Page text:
The court will rehear a case that could affect the Temporary Protected Status of nearly 300,000 immigrants and asylum-seekers in the United States.
A federal appeals court has agreed to revisit a lawsuit that could impact more than 300,000 asylum-seekers in the United States.
According to CBS News, the 9th Circuit Court of Appeals has, at least for the time being, set aside a ruling that allowed the federal government to revoke the temporary legal status of many Latin American immigrants.
As LegalReader.com has reported before, in 2020, a three-judge panel of the California-based appeals court had allowed the Trump administration to terminate Temporary Protected Status for asylum-seekers from El Salvador, Honduras, and Nicaragua.
The ruling also impacted migrants from Haiti, Nepal, and the sub-Saharan African country of Sudan.
However, after a group of migrants’ attorneys pressed an appeal, the court said that it would re-hear the case “en banc,” meaning that all of the panel’s active judges would participate.
While immigration advocates have already hailed the 9th Circuit Court’s decision as a victory, CBS News notes that it is but the latest development in a years-long battle over the Temporary Protected Status program.
The program, offered referred to simply as TPS, allows the Department of Homeland Security to grant deportation protections to asylum-seekers whose home countries have been afflicted by war, natural disaster, or other humanitarian crises.
For years, TPS enabled hundreds of thousands of immigrants—most from Central America—to remain in the United States for years.
However, the Trump administration made several aggressive efforts to either terminate or end TPS programs, claiming that former presidents had abused their authority and overstepped Congress.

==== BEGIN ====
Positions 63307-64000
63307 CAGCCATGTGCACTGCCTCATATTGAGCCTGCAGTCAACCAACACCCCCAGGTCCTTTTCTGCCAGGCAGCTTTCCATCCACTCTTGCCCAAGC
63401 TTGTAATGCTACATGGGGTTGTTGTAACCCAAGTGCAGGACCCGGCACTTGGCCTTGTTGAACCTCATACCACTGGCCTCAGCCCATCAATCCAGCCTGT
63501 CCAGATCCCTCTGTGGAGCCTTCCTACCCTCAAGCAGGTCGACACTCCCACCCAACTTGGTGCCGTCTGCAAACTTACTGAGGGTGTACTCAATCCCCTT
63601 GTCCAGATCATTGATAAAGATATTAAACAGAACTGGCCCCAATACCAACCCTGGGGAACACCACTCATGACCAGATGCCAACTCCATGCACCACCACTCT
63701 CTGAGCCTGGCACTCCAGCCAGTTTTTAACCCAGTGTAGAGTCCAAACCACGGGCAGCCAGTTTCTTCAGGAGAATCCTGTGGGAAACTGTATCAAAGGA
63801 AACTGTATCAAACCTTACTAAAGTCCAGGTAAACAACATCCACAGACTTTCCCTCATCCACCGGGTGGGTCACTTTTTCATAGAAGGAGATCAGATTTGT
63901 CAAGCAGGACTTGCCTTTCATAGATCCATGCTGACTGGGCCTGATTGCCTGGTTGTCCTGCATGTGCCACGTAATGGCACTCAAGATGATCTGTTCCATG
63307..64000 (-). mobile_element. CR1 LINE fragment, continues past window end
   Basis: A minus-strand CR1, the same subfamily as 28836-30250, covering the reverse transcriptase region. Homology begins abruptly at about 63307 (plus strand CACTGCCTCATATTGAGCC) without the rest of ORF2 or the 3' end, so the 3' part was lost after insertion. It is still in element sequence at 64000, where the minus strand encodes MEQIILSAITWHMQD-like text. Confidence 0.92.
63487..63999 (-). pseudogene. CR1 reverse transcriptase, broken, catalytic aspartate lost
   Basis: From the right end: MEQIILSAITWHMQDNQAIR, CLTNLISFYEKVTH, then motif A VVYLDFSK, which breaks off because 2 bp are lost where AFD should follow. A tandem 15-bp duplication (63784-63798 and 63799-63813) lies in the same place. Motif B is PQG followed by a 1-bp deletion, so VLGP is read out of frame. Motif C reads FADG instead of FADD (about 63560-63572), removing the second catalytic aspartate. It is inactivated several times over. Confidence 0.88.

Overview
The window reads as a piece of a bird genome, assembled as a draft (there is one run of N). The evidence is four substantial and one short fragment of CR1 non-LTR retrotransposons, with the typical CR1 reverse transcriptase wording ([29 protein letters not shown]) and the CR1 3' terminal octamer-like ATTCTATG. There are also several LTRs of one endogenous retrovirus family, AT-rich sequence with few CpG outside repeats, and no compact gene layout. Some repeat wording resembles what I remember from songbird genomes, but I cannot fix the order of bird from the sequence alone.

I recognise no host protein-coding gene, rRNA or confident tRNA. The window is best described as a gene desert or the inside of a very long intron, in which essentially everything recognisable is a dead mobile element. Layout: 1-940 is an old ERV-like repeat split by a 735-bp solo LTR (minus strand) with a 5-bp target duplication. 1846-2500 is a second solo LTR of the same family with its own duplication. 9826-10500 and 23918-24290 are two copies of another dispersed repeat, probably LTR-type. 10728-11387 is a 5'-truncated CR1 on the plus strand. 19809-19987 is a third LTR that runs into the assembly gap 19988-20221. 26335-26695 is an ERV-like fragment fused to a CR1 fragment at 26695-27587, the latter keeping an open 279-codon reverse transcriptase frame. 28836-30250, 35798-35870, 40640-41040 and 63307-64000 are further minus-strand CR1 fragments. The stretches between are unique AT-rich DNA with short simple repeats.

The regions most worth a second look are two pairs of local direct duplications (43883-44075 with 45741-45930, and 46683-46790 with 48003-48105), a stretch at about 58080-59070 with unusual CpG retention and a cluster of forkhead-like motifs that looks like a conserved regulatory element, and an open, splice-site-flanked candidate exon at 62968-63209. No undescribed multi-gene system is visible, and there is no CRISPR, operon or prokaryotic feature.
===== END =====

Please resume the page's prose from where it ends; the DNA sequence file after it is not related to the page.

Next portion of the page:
In 2020, the 9th Circuit Court—which has a reputation as among the most liberal appeals courts in the country—supported the Trump administration’s argument that it had the right to make TPS-related decisions as it saw fit.
The case later reached something of a dead end after attorneys for TPS beneficiaries asked for the case to be reheard.
While the case remained in limbo, most TPS recipients were allowed to remain in the United States until the courts could adjudicate their fate.
Beginning in 2021, the Biden administrated tried to resolve TPS-related lawsuits by offering recipients a potential path to permanent residency.
However, CBS News reports that negotiations collapsed within a year, causing many TPS holders to worry that they could lose their legal status and be forced to leave the United States.
Ahilan Arulanantham, the lead attorney representing TPS plaintiffs in the federal court case, said that the Biden administration—which has already begun extending TPS protections to citizens of other countries, including Ukraine and Venezuela—has the authority to announce new programs for his clients to ensure that they are not at-risk for deportation.
“We are pleased that the Ninth Circuit has agreed to rehear this case,” Arulanantham said. “But we should never have gotten to this point. President Biden had — and still has — every opportunity to fulfill his promise to protect the TPS-holder community.”